BY NICK DIAMANTIDES
In Long Beach, thousands of families spend so much of their income on rent that they barely have enough to pay for the other necessities of life. Last Saturday, the League of Women voters hosted a panel discussion that focused on the complexities of solving the extreme shortage of housing that is affordable to low- and very low-income families.
Only about 16 people attended the meeting, which took place at the Los Altos branch library. Panelists included representatives of nonprofit groups, private industry and one Long Beach city official.
Suzanne Brown, senior attorney at the Long Beach office of the Legal Aid Foundation of Los Angeles, spoke first. Brown works in the Foundation’s Housing Unit, where she specializes in the preservation and creation of affordable housing.
Brown, who is also a member of a nonprofit group called Housing Long Beach, noted that the organization is especially interested in obtaining affordable housing for extremely low-income (ELI) households. “They are the city’s neediest residents and historically the city has not built enough housing for them,” she said, adding that an ELI household earns only 30 percent of the area’s median annual income. She explained that median annual income for a family of four in this region is about $59,000. “An ELI household earns $22,000 per year for a family of four,” she said. “These are folks who are working, but they are not making enough to afford housing.” She stressed that currently there are nearly 35,000 ELI households in the city. “This makes up 19 percent of the city’s population,” she said. “We are very, very focused on getting more attention to this group.”
According to Brown, Housing Long Beach is pushing for a city ordinance that would establish an affordable housing fee for developments. The fee would go into the city’s housing trust fund, which was created to help pay for affordable housing in Long Beach. Brown said the proposed ordinance could allow developers to increase density and reduce parking, thus enabling them to recoup the cost of the fee.
Michael Wylie, vice president of the Park Bixby Tower, Inc., spoke next. Wylie noted that his company’s primary affordable senior housing property is the Park Pacific Tower in downtown Long Beach “We have about 220 very-low-income senior citizens who live there,” he said. “We are subsidized by the HUD Section 8.” He stressed that there is no such thing as a stereotypical very-low-income senior. “There are about 15 different languages spoken in the tower,” he said. “Eighty percent of the people in our building have a college degree, forty percent have a masters degree and 15 percent have doctoral degrees, and they are living on government handouts.”
After Wylie’s presentation, Ellie Tolentino, manager of the City of Long Beach’s Housing Services Bureau, took the microphone. Tolentino is also the vice president of the Long Beach Housing Development Company. She noted that many people believe that affordable housing is for people who do not work at all. “I want to dispel that misconception,” she said, explaining that many working families can barely afford to help rent.
Tolentino explained that while the city works hard to develop affordable housing, much of the funding for such projects comes from the federal government. She noted that each funding source used by the city carries its own restrictions, making the development process slow and cumbersome.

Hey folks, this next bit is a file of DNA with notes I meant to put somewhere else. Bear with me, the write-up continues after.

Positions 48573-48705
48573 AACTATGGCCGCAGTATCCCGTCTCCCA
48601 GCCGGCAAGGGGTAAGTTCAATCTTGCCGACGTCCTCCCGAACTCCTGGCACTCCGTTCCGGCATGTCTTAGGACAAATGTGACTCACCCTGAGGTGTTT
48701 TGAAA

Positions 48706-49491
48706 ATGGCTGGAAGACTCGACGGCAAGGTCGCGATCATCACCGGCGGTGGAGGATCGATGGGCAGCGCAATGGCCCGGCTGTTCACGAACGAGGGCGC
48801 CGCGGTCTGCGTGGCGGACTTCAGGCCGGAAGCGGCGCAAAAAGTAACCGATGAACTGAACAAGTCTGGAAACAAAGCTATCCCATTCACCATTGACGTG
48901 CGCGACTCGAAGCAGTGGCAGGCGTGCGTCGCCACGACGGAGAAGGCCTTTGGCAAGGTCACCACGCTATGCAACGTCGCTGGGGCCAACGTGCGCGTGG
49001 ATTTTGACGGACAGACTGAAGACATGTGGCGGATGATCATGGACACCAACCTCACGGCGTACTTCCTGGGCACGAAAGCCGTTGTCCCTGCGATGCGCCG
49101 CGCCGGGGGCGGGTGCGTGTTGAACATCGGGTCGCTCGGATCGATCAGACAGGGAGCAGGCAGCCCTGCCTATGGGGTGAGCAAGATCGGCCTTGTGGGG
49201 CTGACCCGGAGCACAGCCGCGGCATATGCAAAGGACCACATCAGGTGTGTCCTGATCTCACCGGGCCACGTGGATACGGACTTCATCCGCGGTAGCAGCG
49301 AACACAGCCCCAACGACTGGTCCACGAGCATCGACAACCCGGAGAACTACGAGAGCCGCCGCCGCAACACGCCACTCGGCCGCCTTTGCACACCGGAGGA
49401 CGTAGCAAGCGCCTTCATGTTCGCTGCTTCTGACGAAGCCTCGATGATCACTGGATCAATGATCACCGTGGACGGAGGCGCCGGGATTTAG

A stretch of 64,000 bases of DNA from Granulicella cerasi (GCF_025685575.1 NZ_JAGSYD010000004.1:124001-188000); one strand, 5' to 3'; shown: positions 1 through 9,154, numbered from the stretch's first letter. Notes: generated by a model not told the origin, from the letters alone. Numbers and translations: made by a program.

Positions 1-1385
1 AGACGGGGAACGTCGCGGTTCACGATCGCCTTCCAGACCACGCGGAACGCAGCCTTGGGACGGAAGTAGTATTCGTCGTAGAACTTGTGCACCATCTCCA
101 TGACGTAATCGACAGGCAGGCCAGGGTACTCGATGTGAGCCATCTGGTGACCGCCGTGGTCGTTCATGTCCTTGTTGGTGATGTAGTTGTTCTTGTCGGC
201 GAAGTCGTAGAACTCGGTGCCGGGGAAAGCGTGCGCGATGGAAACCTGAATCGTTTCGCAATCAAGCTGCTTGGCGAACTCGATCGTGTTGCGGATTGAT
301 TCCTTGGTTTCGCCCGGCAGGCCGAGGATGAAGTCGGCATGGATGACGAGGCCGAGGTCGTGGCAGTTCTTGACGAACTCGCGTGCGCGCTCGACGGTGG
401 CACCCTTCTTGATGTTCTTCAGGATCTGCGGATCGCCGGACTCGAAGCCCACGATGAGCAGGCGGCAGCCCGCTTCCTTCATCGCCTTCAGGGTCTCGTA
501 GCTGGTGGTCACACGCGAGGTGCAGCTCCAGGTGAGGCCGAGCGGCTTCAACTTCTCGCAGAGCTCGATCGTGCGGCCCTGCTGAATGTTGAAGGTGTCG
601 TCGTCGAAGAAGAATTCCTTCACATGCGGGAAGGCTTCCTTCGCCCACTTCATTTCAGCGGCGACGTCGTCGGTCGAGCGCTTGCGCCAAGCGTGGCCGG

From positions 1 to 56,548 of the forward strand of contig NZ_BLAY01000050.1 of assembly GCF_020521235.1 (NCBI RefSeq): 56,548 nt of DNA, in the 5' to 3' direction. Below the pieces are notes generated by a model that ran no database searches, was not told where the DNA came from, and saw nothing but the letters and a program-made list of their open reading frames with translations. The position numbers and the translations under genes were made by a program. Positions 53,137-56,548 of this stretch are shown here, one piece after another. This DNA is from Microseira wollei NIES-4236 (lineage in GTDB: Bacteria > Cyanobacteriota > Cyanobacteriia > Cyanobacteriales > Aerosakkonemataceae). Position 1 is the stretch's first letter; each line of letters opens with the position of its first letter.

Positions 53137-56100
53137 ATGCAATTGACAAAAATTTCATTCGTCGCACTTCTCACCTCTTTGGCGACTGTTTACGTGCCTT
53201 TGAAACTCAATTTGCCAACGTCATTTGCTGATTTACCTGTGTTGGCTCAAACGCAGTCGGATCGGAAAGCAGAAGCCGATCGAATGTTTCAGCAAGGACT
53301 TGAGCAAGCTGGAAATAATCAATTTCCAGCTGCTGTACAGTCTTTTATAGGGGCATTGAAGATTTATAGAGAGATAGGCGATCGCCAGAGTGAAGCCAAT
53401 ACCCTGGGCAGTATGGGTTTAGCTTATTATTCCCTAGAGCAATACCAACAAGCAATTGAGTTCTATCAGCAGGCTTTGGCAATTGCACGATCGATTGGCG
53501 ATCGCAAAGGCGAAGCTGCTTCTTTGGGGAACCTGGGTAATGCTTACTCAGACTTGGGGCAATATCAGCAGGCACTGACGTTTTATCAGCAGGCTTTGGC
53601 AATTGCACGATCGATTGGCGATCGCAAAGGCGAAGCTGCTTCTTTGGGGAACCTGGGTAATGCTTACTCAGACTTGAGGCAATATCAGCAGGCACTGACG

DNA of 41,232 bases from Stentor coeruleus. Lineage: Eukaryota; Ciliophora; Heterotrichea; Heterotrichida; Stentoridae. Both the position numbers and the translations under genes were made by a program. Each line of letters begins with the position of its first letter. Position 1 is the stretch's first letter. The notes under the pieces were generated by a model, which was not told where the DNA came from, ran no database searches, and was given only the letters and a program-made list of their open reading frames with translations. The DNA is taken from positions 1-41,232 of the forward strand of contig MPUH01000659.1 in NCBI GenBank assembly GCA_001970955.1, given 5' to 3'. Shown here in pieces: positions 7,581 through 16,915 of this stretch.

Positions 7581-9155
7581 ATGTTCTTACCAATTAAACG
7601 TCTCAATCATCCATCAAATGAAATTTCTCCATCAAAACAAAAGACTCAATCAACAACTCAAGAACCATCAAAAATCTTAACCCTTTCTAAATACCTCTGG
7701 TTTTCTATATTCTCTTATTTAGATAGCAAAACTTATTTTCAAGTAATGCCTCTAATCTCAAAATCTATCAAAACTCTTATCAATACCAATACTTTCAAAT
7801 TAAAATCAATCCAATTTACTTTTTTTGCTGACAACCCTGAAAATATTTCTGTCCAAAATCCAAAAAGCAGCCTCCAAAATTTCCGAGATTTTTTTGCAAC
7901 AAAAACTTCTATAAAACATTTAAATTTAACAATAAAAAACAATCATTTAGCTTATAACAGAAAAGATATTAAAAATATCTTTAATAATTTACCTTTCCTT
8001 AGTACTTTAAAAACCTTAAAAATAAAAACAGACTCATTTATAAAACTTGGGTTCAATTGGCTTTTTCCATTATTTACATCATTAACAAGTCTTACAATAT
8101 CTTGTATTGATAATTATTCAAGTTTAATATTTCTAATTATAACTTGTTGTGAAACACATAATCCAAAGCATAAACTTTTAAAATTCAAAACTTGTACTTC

Tolentino added that the city does have programs to assist the homeless and low-income households. Information about those programs is available at www.LBHDC.org.
John Castillo, senior manager of acquisitions for Advanced Development and Investments, Inc. (a private, for-profit development firm), spoke next. He agreed there was a need to develop housing for low and very-low income households. “But the government’s system is not necessarily the best way to go forward in this process,” he said. Castillo insisted that governmental fees and regulations have added tens of thousands of dollars to the cost of every residential unit whether it’s a house or an apartment. He said those fees and regulations are largely responsible for making housing unaffordable to working families.
“Subsidized housing also encourages people to remain dependent on the government,” he said. “I know of HUD-subsidized housing where three generations of the same families are presently living in different apartments in the same building.”
The next speaker was Sindy Guzman, case analyst for the Long Beach Fair Housing Foundation. She gave a brief description of how her organization works to eliminate discrimination in housing.
The final speaker, Chas Belknap, blasted the Long Beach City Council for what he said was its resistance to the development of housing affordable to the poor residents of Long Beach. Belknap started the Mental Health Association’s Housing and Real Estate Department (also known as Community Development) in 1988. Since then he has butted heads with city officials on numerous occasions over his organization’s efforts to develop housing for the mentally-ill poor in Long Beach. He explained that the policy and funding two key components in developing affordable housing in the city. “Both of those things are controlled by the city council,” he said, adding that council members want to be popular in their districts but have little regard for Long Beach’s most needy residents.
After Belknap’s presentation, the speakers fielded questions from the audience and respectfully disagreed with some of the statements made by their fellow panelists.
Jessica Quintana, executive director of the Community Hispanic Association, was the discussion facilitator. She urged audience members to become active in the affordable-housing decision-making process and to make their views known to the city council. “We are the leaders in our city and we need to get involved in this quality-of-life issue,” she said.